Basic Science Solutions for Class 7 Science Chapter 3 Changes And Reactions are provided here with simple step-by-step explanations. These solutions for Changes And Reactions are extremely popular among class 7 students for Science Changes And Reactions Solutions come handy for quickly completing your homework and preparing for exams. All questions and answers from the Basic Science Book of class 7 Science Chapter 3 are provided here for you for free. You will also love the ad-free experience on Meritnation’s Basic Science Solutions. All Basic Science Solutions for class 7 Science are prepared by experts and are 100% accurate.

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A generally reversible change, in which no new substances are formed, is called a physical change.

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An irreversible change in which new substances are formed under specific conditions is called a chemical change.

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(a) Chemical change
(b) Physical change
(c) Chemical change
(d) Chemical change
(e) Physical change

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(a) A reaction in which two or more reactants add up to form a product is called a combination reaction.
(b) A reaction in which one substance breaks down into two or more simpler substances is called a decomposition reaction.
(c) A reaction in which one element displaces another from a compound and takes its place in the compound is called a displacement reaction
(d) A reaction in which an acid reacts with a base to form salt and water is called a neutralisation reaction.



Page No 27:

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In physical changes, generally no new substances are formed, whereas, in chemical changes, new kind of molecules or new substances are formed.

Few characteristics are mentioned below:

Physical Changes Chemical Changes
No new substances are formed; only physical state changes. New substances are formed.
These changes are generally reversible. These changes are irreversible.

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Once salt is dissolved in water, it can be recovered from the salt solution by evaporating the water. This dissolution of salt in the fluid is reversible. Thus, it is a physical change.

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A burning candle is an example of both physical and chemical changes. When a candle burns, the wax melts; on cooling, it solidifies. So, this is a physical change. However, burning of wax in candle is a chemical change.

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Energy is an important prerequisite for any change to take place. Both physical and chemical changes are accompanied with change in energy level. While energy is released during some changes, it is also absorbed during some other changes.
When a solid is converted into a liquid or gas, heat is absorbed. Similarly, when a liquid evaporates, it absorbs heat from the surroundings. Some solutes such as glucose, while dissolving, absorb heat.
Some chemical changes require release of energy. Photosynthesis is an example of such a change. Even cooking of food is a chemical change that requires heat.
On the other hand, there are processes that release heat during the process itself.
Physical changes such as conversion of a liquid into solid or condensation of a gas into liquid release heat into the environment. Similarly, certain chemical reactions (e.g., respiration) are accompanied with release of heat.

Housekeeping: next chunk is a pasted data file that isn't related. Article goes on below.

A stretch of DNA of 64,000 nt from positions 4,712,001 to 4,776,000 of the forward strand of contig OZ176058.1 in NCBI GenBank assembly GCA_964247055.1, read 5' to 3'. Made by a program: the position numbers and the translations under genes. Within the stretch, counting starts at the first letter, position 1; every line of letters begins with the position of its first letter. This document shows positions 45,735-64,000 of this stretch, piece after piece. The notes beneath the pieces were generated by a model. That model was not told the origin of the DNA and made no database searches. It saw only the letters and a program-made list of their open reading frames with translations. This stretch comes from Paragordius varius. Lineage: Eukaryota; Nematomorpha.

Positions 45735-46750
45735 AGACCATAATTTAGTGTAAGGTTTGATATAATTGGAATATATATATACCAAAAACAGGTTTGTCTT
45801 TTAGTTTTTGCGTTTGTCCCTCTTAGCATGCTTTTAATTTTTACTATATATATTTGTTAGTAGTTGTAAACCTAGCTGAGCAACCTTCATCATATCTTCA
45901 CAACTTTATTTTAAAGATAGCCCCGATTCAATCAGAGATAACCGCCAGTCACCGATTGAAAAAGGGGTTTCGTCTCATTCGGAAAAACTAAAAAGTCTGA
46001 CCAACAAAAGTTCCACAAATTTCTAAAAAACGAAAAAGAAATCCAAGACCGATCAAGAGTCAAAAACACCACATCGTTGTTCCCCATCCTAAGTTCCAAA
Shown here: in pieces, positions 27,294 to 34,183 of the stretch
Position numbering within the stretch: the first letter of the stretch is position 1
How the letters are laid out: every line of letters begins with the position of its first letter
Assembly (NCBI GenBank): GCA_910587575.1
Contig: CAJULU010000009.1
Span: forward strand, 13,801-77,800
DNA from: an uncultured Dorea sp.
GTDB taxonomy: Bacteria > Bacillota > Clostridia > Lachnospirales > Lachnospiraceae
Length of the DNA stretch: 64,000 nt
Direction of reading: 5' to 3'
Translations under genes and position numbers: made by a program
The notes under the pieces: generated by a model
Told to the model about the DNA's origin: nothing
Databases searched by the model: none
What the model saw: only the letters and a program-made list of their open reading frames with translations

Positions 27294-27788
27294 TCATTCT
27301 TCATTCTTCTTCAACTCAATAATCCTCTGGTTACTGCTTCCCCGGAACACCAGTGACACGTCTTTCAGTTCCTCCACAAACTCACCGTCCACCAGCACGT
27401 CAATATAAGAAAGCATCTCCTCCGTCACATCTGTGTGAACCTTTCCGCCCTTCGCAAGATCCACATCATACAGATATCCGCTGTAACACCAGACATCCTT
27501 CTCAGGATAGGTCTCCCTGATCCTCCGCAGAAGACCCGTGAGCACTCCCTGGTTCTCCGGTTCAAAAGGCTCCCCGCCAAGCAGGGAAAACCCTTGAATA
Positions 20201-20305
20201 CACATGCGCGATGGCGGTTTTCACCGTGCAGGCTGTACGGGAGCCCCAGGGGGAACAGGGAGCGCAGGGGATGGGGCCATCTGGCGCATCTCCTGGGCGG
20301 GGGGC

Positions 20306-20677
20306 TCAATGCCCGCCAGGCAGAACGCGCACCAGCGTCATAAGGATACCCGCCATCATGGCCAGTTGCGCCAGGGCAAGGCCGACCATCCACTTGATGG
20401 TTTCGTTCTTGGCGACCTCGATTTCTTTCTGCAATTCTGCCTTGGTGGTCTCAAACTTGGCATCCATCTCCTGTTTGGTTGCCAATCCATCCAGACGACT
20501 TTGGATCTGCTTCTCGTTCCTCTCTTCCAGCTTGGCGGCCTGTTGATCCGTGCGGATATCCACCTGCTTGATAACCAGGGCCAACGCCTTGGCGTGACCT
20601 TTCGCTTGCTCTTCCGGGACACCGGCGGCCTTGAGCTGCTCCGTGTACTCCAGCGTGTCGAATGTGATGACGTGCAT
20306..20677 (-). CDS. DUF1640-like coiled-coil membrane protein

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An activity to determine that moist air is important for rusting has been described below:

• Take a few rust-free iron nails in test tube A. Pour some water on the nails, so that the nails are submerged.
• Boil some distilled water over the burner in test tube B, so that no dissolved air is left in the water. Put some iron nails and cork the test tube after pouring some oil on the water surface to completely cut off oxygen supply.
• Put some anhydrous calcium chloride in test tube C, so that the air inside the test tube is moisture-free. Put a perforated disc in the test tube, put some nails over the disc and cork the test tube.
Observation: The nails in test tube A get rusted because of presence of both moisture and air. The nails in test tube B remain rust-free because of the absence of air. The nails in test tube C are rust-free because of the absence of moisture. Therefore, there is no rusting in test tubes B and C.

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(c) the burning of kerosene
Burning of kerosene is a chemical change. Thus, it is irreversible.

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(b) the melting of wax   
The melting of wax is a reversible change because on reversing the conditions, molten wax solidifies.

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(d) rusting
Rusting is a chemical change in which the metal surface gets eaten away and forms rust due to the presence of moisture and air.

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(c) moist air
Both air and water are important for rusting to take place.

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(d) photosynthesis
Photosynthesis takes place by absorption of light.

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A B
(a) Neutralisation reaction (iv) Formation of sodium chloride and water when hydrochloric acid reacts with sodium hydroxide
(b) Displacement reaction (iii) Deposition of copper when an iron nail is placed in a solution of copper(II)sulphate
(c) Decomposition reaction (ii) Formation of carbon dioxide when baking soda is heated
(d) Combination reaction (i) Burning of carbon



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